The futures markets for live and feeder cattle have not been overly volatile and the forward-looking volatility remains low.
As one tries to look into the crystal ball of beef cattle prices, the one certainty is uncertainty.
The coronavirus meltdown is the second black swan event for cattlemen in six months, but many fear this is worse than the Tyson packing plant fire.
Cattle and beef markets have decreased from April highs with uncertainty in a variety of factors weighing on markets the past month.
Uncertainty plagues cattle markets with broader trade and political strife augmented by evolving feed market conditions. How much higher corn will go depends on acreage and yield, both uncertain at this time.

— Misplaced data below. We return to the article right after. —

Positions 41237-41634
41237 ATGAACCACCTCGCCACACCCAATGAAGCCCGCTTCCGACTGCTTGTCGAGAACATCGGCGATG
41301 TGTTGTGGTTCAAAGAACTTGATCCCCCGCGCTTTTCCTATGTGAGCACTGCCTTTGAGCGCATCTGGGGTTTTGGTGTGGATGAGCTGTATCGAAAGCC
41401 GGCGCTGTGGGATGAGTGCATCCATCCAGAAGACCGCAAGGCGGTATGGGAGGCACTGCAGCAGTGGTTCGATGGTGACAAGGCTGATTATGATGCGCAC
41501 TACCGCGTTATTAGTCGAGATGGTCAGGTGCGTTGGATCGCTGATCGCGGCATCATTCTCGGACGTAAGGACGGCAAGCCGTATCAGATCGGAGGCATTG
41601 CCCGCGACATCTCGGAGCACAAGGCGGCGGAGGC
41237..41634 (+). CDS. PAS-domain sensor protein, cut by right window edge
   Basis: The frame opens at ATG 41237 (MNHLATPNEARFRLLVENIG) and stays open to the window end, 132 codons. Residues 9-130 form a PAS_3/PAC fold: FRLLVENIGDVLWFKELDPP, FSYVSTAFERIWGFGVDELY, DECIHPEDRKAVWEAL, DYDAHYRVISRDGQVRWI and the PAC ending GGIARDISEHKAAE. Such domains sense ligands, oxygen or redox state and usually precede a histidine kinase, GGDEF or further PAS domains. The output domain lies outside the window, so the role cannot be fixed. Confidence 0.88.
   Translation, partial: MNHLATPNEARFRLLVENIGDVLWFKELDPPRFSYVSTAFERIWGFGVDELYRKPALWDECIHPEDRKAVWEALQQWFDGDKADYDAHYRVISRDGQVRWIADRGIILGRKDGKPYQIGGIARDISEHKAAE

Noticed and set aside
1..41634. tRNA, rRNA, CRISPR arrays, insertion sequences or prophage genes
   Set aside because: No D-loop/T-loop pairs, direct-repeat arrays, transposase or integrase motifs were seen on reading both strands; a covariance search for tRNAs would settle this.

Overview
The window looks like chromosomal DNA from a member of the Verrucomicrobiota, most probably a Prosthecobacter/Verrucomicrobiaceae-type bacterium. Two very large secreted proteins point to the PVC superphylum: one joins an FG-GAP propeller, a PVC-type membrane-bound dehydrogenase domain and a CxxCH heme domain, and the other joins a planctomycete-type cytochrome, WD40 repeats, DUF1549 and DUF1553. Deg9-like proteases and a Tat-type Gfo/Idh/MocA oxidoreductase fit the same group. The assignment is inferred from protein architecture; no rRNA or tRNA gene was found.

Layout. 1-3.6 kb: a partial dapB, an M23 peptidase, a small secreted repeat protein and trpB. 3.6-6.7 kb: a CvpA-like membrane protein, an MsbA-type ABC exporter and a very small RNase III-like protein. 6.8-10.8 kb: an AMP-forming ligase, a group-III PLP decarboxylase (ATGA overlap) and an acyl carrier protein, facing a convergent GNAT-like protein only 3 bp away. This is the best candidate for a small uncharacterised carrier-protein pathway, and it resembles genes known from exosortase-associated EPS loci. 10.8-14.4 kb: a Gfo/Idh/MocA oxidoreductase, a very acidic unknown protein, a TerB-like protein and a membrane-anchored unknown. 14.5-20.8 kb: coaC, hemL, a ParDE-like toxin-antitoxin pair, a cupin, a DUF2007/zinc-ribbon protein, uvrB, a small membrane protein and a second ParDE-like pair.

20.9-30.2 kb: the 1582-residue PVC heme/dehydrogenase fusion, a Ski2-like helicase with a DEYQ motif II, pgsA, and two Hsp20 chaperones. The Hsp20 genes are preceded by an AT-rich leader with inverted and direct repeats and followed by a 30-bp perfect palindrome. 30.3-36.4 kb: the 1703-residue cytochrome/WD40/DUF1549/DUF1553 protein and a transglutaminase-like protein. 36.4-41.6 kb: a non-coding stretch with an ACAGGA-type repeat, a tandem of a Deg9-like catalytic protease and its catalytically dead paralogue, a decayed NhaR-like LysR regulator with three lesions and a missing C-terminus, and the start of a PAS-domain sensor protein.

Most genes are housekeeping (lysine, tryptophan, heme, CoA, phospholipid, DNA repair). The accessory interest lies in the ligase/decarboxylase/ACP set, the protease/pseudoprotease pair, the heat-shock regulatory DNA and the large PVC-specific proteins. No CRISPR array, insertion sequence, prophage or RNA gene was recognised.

The new year brings with it several changes in ongoing market dynamics, some new opportunities, and some new risks and continuing challenges for cattle and beef markets.
The current cattle market situation creates significant disparities between the current supply and demand situation and expectations for coming supply and demand conditions.
Cattle prices are on a historic ride. Producers are trying to make sense of it all, as well as industry insiders, as the COVID-19 story is far from over.